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What To Do About Divorce in Virginia once you're past Marital Counseling

Posted by attorney Susan Fraser

If you're past the marriage counselor recommendation, then you need to gather your evidence as to marital assets and debts. Both parties have a right to equal access to financial marital information such as bank accounts, tax returns, history and evidence of major purchases (usually defined as being a purchase of an item for over $500.00 if you live in an affluent area, or over $100.00 otherwise): do NOT engage in 'information hiding'- this is reprehensible and simply ends up costing each of you more money in litigation fees. Take a copy of all important documents, and leave them with a friend, but do not do anything to the originals. Depending on the length of the marriage, you may end up with a large copying bill: that's something that you have to budget for, because most banks, creditcard issuers, etc. don't keep records going back more than five-to-seven years at most, and they will charge you for the privilege of getting their copies- for example, four years' worth of copies of bank statements recently cost a client $500.00 from the bank. Take your originals to one of the local copy-shops, and at $0.08 per page, it's a bargain.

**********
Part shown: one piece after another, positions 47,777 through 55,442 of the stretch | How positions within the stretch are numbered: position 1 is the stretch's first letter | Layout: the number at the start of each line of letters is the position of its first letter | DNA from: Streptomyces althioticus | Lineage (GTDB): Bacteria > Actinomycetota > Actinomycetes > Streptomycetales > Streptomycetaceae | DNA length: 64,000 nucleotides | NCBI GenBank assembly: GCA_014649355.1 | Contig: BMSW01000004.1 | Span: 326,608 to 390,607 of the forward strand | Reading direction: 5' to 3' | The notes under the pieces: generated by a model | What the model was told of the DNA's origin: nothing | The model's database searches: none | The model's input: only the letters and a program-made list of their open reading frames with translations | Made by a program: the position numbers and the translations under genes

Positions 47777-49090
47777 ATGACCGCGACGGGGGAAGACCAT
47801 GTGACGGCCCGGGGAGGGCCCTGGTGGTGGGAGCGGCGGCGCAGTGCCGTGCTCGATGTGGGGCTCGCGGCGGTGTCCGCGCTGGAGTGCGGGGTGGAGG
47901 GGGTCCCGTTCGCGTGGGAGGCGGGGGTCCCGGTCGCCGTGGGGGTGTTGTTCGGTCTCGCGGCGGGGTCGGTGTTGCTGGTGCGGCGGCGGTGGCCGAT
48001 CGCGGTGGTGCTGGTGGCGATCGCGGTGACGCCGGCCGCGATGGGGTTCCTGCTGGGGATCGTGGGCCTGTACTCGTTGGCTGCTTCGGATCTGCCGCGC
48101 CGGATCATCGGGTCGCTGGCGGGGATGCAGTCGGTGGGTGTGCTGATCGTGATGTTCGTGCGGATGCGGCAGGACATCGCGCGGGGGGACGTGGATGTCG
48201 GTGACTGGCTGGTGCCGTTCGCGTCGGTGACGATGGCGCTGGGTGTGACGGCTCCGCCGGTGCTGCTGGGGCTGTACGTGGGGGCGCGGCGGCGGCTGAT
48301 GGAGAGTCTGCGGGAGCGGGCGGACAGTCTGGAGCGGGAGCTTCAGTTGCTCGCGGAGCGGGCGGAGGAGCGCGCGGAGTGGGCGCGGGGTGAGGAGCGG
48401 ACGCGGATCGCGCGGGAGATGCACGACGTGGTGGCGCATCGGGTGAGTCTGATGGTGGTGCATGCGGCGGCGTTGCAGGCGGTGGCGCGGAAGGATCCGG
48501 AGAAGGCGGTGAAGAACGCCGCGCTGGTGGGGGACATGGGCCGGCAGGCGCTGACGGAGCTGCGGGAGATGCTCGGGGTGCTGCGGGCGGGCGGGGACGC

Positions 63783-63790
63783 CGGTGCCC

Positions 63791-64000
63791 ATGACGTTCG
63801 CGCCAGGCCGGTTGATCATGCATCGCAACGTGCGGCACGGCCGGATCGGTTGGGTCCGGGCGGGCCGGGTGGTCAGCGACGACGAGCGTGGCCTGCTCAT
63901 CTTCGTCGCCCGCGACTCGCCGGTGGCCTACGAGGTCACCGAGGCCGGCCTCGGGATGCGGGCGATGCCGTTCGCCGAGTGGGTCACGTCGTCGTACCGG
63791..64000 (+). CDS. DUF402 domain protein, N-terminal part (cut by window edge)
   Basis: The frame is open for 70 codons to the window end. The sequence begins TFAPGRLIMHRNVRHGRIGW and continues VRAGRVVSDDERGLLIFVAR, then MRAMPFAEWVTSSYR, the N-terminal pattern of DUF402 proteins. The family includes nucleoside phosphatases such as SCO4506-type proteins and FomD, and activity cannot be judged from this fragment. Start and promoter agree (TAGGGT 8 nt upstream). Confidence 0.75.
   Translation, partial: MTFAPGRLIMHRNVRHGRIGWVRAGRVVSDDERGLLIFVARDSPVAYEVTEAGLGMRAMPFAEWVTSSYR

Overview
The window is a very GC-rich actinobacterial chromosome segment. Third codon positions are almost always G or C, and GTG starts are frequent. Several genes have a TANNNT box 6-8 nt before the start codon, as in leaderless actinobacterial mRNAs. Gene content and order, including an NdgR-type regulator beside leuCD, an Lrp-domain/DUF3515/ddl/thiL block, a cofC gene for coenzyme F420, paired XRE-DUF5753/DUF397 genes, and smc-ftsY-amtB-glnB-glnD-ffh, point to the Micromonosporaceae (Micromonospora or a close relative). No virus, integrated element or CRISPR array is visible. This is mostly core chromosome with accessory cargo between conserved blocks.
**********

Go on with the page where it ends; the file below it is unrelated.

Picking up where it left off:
What to copy? Bank statements; creditcard statements which show 'big ticket' items; evidence of purchase of big-ticket items; evidence of gifts from persons other than your spouse; correspondence from lawyers, accountants, and others who have been involved in your family's financial affairs, prior year's tax returns going back to the year prior to your marriage- all of these (if they've been important enough for you to keep) should be copied. Then return the originals so that your spouse has access to them. If can you afford it, get a pdf copy made so that you have that 'just in case'. Keep your copies with a friend just so your spouse doesn't do something foolish like trash all of the documents which show your separate property: remember, all property is presumed marital in Virginia, so it's up to you to prove that something was/is your separate property.

Try to figure out what is fair in terms of the division of marital assets: many people in Virginia are shocked when they find out that, even though they've kept separately-titled bank accounts, if they have been depositing post-marital earnings into such an account, the nature of that account has changed from "separate" to "mixed" simply because of having said "I do": the source of funds (your employment) is the same; the account is the same; and the amount of the deposits are the same as before you said those important words, BUT the difference in the eyes of the law is that you have said those words, and now you are a married person, with a legal and moral duty to support one's spouse as far back in Virginia's history as there have been records.

Division of a two-income household is often no more simple than division of a one-income household into two separate dwellings: this is NOT the time to get greedy, because (again) it will simply run up attorney's fees for both of you.